Non-contrast Cranial Computed Tomography can Change the Emergency Management of Nontraumatic Seizure Patients
Objective: The abnormal cranial computed tomography (CT) findings can change the emergency management in 9 -17% of first seizure patients in the emergency department (ED). The aim is to evaluate the utility of non-contrast cranial CT on emergency management of non-traumatic ED seizure patients. Methods: The patients' charts, who had been coded G-40 according to ICD-10, between 2013 and 2015 were reviewed. All adult patients who applied to the ED with epileptic activity were included. The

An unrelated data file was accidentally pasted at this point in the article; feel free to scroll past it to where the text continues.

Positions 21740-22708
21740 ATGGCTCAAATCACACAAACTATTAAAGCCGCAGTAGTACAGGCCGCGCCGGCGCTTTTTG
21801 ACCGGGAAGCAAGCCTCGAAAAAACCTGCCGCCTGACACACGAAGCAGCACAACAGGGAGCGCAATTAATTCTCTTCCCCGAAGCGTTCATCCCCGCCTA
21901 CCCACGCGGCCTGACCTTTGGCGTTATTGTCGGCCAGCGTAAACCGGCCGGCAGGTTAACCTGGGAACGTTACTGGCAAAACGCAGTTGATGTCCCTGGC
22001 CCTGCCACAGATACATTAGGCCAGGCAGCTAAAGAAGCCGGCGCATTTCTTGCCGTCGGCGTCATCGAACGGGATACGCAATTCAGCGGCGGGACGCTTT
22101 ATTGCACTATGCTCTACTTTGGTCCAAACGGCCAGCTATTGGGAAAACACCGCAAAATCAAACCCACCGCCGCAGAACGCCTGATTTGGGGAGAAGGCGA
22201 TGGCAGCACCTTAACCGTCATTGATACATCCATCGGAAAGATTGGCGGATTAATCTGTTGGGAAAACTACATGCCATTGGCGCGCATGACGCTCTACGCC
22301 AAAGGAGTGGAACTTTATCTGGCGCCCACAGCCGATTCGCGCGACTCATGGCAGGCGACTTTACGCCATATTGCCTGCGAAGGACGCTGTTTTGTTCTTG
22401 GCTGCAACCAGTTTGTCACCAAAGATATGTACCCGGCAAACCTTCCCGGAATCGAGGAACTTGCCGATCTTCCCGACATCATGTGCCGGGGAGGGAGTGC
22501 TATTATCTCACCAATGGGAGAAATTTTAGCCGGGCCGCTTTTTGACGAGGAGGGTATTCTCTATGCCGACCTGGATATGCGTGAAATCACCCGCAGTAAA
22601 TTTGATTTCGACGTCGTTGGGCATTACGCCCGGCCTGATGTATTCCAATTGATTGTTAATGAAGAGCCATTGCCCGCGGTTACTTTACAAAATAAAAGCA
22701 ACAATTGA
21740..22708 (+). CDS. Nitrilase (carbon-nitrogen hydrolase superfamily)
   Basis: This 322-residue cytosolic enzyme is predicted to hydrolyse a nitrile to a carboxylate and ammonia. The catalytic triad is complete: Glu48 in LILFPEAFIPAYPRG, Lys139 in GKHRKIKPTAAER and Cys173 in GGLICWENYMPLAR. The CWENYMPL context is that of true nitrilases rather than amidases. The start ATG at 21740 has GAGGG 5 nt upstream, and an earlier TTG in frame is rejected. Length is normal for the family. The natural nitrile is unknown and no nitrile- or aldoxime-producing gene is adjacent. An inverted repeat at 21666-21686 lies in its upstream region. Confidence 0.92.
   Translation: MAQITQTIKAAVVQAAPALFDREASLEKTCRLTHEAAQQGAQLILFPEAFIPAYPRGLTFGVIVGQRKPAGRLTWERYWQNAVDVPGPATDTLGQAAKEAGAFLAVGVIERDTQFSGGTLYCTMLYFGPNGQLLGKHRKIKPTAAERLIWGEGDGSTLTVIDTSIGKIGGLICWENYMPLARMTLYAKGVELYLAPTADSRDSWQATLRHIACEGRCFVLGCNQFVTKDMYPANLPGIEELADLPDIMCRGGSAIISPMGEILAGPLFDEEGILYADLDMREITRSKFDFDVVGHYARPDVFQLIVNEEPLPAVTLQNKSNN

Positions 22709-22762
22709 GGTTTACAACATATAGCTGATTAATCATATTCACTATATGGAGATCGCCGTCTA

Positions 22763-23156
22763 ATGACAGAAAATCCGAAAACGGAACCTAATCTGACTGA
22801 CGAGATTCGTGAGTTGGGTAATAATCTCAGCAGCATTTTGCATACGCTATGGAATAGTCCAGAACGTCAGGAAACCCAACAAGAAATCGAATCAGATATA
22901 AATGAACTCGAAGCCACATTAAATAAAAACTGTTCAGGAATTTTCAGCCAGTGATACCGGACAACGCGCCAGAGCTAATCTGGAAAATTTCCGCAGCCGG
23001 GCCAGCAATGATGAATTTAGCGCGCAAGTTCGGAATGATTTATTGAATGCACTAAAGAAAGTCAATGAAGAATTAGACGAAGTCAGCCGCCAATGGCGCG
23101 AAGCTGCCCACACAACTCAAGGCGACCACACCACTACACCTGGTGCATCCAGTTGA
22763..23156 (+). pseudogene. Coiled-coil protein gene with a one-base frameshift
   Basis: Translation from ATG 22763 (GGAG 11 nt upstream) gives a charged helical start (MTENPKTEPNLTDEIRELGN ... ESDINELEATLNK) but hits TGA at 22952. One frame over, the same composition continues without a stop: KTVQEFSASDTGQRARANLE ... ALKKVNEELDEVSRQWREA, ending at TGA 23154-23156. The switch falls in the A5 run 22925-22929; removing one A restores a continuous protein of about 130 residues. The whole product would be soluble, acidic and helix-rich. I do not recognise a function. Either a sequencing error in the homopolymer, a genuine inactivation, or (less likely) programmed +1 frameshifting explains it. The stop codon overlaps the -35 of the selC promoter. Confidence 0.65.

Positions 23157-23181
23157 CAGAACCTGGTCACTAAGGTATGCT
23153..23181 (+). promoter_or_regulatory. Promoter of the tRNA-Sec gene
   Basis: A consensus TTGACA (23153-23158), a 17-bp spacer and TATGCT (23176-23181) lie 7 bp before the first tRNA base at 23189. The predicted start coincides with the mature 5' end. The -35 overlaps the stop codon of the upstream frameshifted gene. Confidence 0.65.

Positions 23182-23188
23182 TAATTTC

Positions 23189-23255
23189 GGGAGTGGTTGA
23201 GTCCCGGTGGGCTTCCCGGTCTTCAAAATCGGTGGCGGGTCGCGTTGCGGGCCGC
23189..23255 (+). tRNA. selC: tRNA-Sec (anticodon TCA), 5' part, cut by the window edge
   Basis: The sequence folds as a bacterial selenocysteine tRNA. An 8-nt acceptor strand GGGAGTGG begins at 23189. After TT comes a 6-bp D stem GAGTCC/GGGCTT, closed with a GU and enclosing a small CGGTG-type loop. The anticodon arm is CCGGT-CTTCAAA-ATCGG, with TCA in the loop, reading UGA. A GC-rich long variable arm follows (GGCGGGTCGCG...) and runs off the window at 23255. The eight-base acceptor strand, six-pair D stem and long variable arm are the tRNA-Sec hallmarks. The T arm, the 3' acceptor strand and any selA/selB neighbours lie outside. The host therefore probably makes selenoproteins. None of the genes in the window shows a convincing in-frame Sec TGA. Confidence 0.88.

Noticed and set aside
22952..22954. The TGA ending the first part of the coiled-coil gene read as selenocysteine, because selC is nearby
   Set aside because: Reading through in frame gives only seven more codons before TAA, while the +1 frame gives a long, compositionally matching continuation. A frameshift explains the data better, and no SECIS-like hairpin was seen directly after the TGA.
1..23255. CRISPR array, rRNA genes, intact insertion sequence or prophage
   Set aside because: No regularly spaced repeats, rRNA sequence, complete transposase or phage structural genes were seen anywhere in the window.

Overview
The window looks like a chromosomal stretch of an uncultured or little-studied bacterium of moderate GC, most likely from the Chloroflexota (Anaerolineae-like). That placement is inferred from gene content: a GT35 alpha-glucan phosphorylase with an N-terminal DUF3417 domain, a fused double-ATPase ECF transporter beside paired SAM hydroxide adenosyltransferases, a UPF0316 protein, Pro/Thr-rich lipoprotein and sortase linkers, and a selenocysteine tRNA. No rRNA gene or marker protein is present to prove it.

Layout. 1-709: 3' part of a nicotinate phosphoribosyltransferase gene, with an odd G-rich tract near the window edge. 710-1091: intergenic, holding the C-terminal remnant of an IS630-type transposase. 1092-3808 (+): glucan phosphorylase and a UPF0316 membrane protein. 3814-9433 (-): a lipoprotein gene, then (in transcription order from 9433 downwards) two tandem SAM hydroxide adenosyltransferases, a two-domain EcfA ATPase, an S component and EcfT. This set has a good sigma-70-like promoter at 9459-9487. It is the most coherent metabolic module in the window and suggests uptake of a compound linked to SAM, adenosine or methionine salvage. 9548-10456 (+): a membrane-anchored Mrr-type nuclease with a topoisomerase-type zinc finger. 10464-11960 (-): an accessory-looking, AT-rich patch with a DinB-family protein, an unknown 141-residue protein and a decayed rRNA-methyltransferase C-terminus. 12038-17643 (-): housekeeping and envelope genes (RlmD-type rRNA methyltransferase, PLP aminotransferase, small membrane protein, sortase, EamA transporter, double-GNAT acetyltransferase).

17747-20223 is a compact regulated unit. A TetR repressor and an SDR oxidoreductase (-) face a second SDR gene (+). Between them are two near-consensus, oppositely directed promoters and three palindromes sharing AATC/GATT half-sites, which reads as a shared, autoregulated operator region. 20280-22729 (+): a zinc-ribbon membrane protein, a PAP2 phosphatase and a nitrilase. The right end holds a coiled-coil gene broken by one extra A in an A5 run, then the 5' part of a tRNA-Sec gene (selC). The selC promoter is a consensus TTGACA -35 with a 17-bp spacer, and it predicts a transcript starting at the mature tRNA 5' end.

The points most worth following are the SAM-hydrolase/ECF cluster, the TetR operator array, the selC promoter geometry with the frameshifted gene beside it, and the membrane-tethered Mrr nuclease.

... s who had trauma, inefficacy in medical record and absence of CT report and detected as not to have seizure were excluded. The socio-demographic and seizure characteristics, CT indications and interpretations and emergency outcomes of patients were investigated. Data were pointed out as numbers, percentages and mean ± standard deviations. Pearson and Fisher's chi-square tests were used for evaluating of categorical variables. p value < 0.05 was accepted as significant. Results: 814 patients were included. 55.7% were male. Mean age was 50 years (50.50 ± 20.26 years, 95% CI). 56.5% had chronic and 43.5% had first seizure activity. New abnormal CT findings were detected in 33.9% of first and in 11.7% of chronic seizure patients. Total abnormal CT findings ratio was 52%. 14.7% of first seizure and 7.2% of chronic seizure patients' emergency managements were changed due to abnormal CT findings. Totally, 10.4% of all patients' emergency management was detected as changed. Conclusions: In the ED, either in first or in chronic seizure activity, non-contrast cranial CT scan is a practice that may change the patients' emergency managements.